When I was done with college, I took some time off and just hung out and did some traveling, some hitchhiking. I decided to spend the next couple of years using the Gary Snyder method: which is, after four years of undergrad, you do four years of the opposite. I did a lot of traveling on my own. Buses and hitchhiking and borrowing cars and working odd jobs and staying with friends. And I did that for about two years and then started to settle down. And I ended up back in Seattle, got a girlfriend, a job. But it wasn’t long before I realized I had to get a degree. I need to make some money to support my writing habit. Maybe I could be a teacher or something, I wasn’t sure. I thought a master's program would be a good idea, give me a chance to write, be with a circle of writers, have a place to stay, and hopefully a job.
That was kind of the beginning of my professional writing life. I went to the University of Michigan on a partial scholarship. It provided me with a teaching gig. I augmented that salary by working at a local bookstore. After a year I met my wife, Ali, who was just starting a PhD program. After my two years were up, I was going to head off again, get back on the road. But Ali was like, “Stick around.” So I started teaching at a community college and an ESL institute. I also taught as an adjunct at University of Michigan. I liked it. My goal was never to be a full-time teacher. I never went for a full-time, full position, tenure-track job. I resisted that the whole way through.
MH: And at Michigan, who were your influences there?
SM: This was in the early ‘90s. I worked with Charles Baxter. I worked with Nicholas Delbanco. And Al Young. They were my three main teachers. I worked with some poets, too, though the department frowned on poets taking fiction workshops and vice versa. Still, I worked with Richard Tillinghast and a few of the other poets there. But officially I took the fiction track.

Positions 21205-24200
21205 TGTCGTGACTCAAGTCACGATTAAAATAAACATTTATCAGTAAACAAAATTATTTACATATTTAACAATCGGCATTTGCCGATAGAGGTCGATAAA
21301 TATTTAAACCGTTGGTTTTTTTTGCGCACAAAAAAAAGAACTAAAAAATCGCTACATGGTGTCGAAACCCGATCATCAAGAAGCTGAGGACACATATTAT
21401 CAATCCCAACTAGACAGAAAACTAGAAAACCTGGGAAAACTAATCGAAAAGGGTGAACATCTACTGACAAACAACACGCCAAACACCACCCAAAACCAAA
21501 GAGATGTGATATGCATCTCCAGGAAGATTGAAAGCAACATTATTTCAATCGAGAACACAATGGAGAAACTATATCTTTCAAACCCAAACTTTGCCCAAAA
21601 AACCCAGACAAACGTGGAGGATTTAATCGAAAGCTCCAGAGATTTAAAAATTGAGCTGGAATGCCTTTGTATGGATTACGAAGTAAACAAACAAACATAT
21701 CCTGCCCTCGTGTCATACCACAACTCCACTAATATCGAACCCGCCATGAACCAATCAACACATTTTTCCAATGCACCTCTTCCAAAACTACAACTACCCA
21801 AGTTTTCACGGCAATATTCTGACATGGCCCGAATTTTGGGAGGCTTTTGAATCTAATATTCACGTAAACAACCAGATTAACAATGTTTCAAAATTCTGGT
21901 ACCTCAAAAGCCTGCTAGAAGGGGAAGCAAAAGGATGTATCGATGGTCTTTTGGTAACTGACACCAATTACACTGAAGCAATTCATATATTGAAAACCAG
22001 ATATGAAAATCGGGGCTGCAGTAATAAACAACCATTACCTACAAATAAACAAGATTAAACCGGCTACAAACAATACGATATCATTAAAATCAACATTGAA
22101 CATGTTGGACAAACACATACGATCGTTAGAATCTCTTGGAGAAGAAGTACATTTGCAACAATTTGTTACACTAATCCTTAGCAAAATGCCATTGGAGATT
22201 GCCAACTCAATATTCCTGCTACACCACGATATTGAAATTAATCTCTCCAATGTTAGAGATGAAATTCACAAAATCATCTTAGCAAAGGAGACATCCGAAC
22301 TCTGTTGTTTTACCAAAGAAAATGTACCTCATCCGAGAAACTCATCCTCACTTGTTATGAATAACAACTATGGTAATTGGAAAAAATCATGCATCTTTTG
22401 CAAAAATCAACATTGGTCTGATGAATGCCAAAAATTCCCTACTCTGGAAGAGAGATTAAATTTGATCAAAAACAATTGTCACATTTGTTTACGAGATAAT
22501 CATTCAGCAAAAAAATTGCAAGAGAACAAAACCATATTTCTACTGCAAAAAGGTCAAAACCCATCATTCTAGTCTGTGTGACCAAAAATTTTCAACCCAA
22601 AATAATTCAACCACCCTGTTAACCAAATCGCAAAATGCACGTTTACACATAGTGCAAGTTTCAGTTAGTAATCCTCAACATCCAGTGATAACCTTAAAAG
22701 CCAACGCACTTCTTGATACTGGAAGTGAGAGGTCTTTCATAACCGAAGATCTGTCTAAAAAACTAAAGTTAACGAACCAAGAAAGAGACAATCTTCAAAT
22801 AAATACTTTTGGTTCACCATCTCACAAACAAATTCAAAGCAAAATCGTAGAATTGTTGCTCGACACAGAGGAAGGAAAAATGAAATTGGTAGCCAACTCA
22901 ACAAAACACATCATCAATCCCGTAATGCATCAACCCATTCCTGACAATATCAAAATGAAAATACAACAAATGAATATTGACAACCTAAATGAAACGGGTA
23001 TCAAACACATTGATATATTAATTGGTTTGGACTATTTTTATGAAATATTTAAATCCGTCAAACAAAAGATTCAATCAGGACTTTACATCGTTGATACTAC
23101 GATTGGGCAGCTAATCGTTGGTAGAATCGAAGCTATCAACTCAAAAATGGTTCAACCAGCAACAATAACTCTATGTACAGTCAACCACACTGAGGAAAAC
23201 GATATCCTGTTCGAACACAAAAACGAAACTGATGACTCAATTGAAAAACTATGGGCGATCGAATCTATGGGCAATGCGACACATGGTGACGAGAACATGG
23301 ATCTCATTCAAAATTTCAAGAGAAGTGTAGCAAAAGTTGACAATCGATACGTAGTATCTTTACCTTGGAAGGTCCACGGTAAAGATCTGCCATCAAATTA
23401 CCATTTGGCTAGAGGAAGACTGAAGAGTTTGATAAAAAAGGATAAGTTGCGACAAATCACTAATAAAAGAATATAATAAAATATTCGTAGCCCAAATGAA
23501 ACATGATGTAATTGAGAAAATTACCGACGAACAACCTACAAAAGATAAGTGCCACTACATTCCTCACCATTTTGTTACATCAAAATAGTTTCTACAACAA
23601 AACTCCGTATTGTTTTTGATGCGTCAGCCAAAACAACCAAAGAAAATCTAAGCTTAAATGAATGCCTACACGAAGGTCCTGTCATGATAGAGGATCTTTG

After about eight years—I was waiting for my wife to finish her Ph.D.—we moved down to Asheville, North Carolina. Ali got a good job offer. And we both started teaching at Warren Wilson College. She taught social work and I taught creative writing and freshman seminar. We’ve been in that town, here in Asheville, ever since. Both of us have since left Warren Wilson. About five or six years ago for me. It was a great place to teach, but I don’t miss grading papers.
MH: Where did American Crow fit into that timeline?
SM: Back in 2011 I was in a car wreck with my family. It radically changed our lives. Just before that event, I had kind of run out of steam on American Crow. When I recovered from the accident, when I was back on my feet and able to walk again—basically, the PTSD and the trauma came a year or two later—I realized that I wasn't going to teach much anymore. I had to convalesce in a different way. I understood that if I was going to go back to the American Crow story, which suddenly seemed very important to do, I would need to focus on the notebooks. And when I started to do that, it became clear that this Linus kid had made these notebooks with other people. He was collaging postcards to send to a friend. And that he eventually got working with somebody who helped him make these ‘zines-style books that he hoped to give out friends or put in the local used bookstore.
So I began to look for collaborators to help me make these ‘zines. I had the collages, the typed text. I’d been making chapbooks with some poet friends over the years, and I was working with letterpress people in town on broadsides. I thought, Wait a second, I have this community around me. I was a novice at all of it, but Asheville’s got a great book arts scene, and I found this young couple that did Risograph printing, which is this basically a Xerox machine that uses a single ink-drum that requires multiple runs like in printmaking. It’s an artist's dream because you have to do it color by color. You take out the red and put in black, and then take out the black and put in blue, and so you're running a page four or five times, and that becomes a whole other aesthetic, a whole other look. And when I started to do that with these young printers, that changed the story in a big way.
And I realized, at the same time, that the character was actually bisexual—which was like coming out of the closet as a writer. I did and didn't know he was bi. When I leaned into it, I saw that the story hadn’t really been full, and that I had been missing a layer. So I wanted to move away—for Linus to move away—from the original story, in which was he was looking for this girl Sarah, and turn more toward the friendships he had with men and with his brother, Ezra. Linus ends up taking on a lover, Martín, who becomes the person who helps him make the chapbooks.